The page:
Abstract: Recent trends of spreading of market globalization, technological progress, internationalization, privatization and other relevant changes are strategically changing the context in which all institutions of society operate and prosper. The higher education sector is also affected, and, in particular, the business education has to be better aligned with these external realities. In this dynamic and changing environment, students, businesses and other stakeholders require knowledge and skills that will provide them with competency in relation to the current economic situation and technological advances. Tourism sector and whole economy increasingly depend on contemporary knowledge that provides appropriate job competency to students and competitive advantage to the providers of services. Adjustment of public higher education institutions is important for enhancing their market position in increasingly competitive market for business education. There is an increasing number of private business schools that have emerged recently, also in the field of tourism that have seen their great potential for business success and earnings in the increasingly competitive business education market, framed by a very dynamic and competitive environment of business education. In addition, business schools have to deal with the trend of shrinking budgetary (public) funding of their operation, which forces them to search for additional funding by providing new educational offerings and strengthening of their market orientation. In the debate about the future of tourism education, there lies a gap between the requirements of the curriculum and the expectations of the industry, which argues that higher education has to serve the tourism of the future - that is to prepare students for a more active role in tourism organizations and in their search for improvements and adaptation to different competitive circumstances. Does business schools% curriculum follow the development of key recent trends in the industry? The main objective of this paper is to identify the key aspects of the dynamic adaptation of university business schools and to elaborate on the possible linkage between the development of professional competences of students in the field of tourism and the professional requirements of organizations in this industry. We will use the comparative method (overview and comparison of tourist programs of selected faculties in selected countries of the former Yugoslavia, review and comparison of their programs regardless of any possible accreditation) and benchmarking analysis that will help us identify differences in achieved professional student competencies in selected faculties and compare them against achieved professional student competencies of selected, leading faculties in central Europe in the field of tourism.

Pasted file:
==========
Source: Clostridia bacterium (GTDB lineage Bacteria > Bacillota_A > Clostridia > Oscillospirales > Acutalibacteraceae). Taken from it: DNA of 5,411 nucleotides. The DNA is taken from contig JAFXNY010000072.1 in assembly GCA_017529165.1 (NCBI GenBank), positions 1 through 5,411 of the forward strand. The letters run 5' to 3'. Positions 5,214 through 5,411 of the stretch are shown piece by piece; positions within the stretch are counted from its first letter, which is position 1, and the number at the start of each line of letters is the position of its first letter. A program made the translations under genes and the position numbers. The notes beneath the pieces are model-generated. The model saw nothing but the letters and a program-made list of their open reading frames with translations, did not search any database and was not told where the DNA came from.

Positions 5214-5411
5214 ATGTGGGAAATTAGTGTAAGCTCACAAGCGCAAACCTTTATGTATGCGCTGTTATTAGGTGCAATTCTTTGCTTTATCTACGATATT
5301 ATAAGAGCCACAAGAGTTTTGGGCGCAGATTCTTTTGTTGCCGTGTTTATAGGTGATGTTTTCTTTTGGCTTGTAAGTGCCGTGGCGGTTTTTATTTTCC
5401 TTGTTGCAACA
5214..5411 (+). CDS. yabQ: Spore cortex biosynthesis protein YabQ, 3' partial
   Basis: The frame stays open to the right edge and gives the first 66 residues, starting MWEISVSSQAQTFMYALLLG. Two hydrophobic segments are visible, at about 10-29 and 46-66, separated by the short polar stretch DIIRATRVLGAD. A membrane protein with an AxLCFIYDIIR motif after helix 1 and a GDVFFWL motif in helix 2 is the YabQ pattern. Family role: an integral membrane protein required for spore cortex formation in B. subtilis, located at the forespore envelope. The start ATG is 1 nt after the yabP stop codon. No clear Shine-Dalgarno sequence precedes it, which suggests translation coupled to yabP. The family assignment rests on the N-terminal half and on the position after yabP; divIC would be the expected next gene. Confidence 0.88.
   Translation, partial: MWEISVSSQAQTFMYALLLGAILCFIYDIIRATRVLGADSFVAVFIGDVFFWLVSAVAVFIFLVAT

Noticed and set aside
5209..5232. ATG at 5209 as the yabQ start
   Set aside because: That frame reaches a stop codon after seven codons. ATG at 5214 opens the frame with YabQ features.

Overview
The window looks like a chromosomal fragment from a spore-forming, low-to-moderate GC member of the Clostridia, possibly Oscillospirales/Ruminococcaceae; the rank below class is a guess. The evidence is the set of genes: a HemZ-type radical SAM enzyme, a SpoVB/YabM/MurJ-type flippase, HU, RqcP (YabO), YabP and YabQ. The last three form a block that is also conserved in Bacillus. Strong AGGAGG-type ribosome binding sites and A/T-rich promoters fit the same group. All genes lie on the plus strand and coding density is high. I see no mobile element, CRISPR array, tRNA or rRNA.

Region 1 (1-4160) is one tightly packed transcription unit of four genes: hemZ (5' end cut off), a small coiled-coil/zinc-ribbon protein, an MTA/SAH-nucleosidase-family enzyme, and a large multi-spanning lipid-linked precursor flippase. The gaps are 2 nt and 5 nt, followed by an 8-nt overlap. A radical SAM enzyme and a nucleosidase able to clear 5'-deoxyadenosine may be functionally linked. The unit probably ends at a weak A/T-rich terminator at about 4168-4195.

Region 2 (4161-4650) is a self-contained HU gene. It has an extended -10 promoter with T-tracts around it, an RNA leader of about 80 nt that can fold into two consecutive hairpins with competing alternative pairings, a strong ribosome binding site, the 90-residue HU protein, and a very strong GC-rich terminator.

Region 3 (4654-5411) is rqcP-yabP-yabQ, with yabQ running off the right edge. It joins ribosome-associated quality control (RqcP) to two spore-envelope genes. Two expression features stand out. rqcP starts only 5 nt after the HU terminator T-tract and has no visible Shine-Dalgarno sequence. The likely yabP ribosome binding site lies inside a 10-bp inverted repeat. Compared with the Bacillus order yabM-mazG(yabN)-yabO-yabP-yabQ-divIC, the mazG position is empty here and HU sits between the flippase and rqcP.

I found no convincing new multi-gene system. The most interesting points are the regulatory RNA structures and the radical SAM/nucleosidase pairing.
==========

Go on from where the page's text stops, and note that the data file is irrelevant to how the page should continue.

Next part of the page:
Keywords: graduate professional competence, tourism education, market orientation of public higher education institutions, globalization, privatization of higher education, tourist destinations, marketing
Published: 03.08.2017; Views: 530; Downloads: 161
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9.
Proceedings of the 1st international scientific conference "Teaching methods for economics and business sciences"
2017, proceedings of peer-reviewed scientific conference contributions (international and foreign conferences)

Abstract: Teaching is a challenging but also a rewarding profession. It is underpinned by one key question: how do we build a good teaching and learning environment so that our students can acquire professional competences which will enable them to be successful in today’s global business environment. These proceedings include the papers presented at the 1st International Scientific Conference »Teaching Methods for Economics and Business Sciences« held on 8 May 2017 at the University of Maribor, Faculty of Economics and Business. The papers address students’ learning outcomes, the development and measurement of students’ professional and transversal competences and skills, creative teaching and learning techniques such as brainstorming and creative problem solving, active learning and collaborative learning, students’ self-assessment of their learning, experiential learning and lifelong learning, practical teaching methods such as business simulations, action-based learning and knowledge integration, innovations and sustainability of different teaching methods, non-formal learning and teaching activities for vocational competences development, ethical aspects of creating a good student environment, capacity building, students’ learning styles, teaching styles, students’ creativeness, and, last but not least, students’ academic success and their personal well being. These papers provide valuable insights into academic teaching practice and contribute to the answer to the above question.
Keywords: teaching methods, economics and business, international conference, higher education, students
Published: 28.09.2017; Views: 328; Downloads: 158
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10.
Higher education demand factors and the demand for tourism education in Slovenia
Žiga Čepar, Štefan Bojnec, 2010, original scientific article

Abstract: This paper investigates the higher education demand in Slovenia, which is investigated in general and in the field of tourism, using regression analysis on selected time-series data. We find a positive and significant association between the higher education demand in general and the demographic and socio-economic circumstances. Demographic trends in general slow down or even decrease the demand for higher education, while socio-economic factors mostly encourage the demand for higher education. However, unfavourable demographic factors are already prevailing over the favourable socio-economic factors, meaning that growth rates of absolute demand for higher education are starting to decline. We analyze the movements of demand for higher education in the field of tourism in recent years and compare them to the movements of the demand for higher education in general and to the movements of the demand for tourism in Slovenia. The demand for tourist services is a factor that encourages demands for higher education in the field of tourism. Finally, we derive some conclusions about higher education demand determinants in Slovenia in general and in the field of tourism, and propose some recommendations for national educational policy.
Keywords: higher education, demand model, demography, tourism, human capital, Slovenia
Published: 30.11.2017; Views: 416; Downloads: 159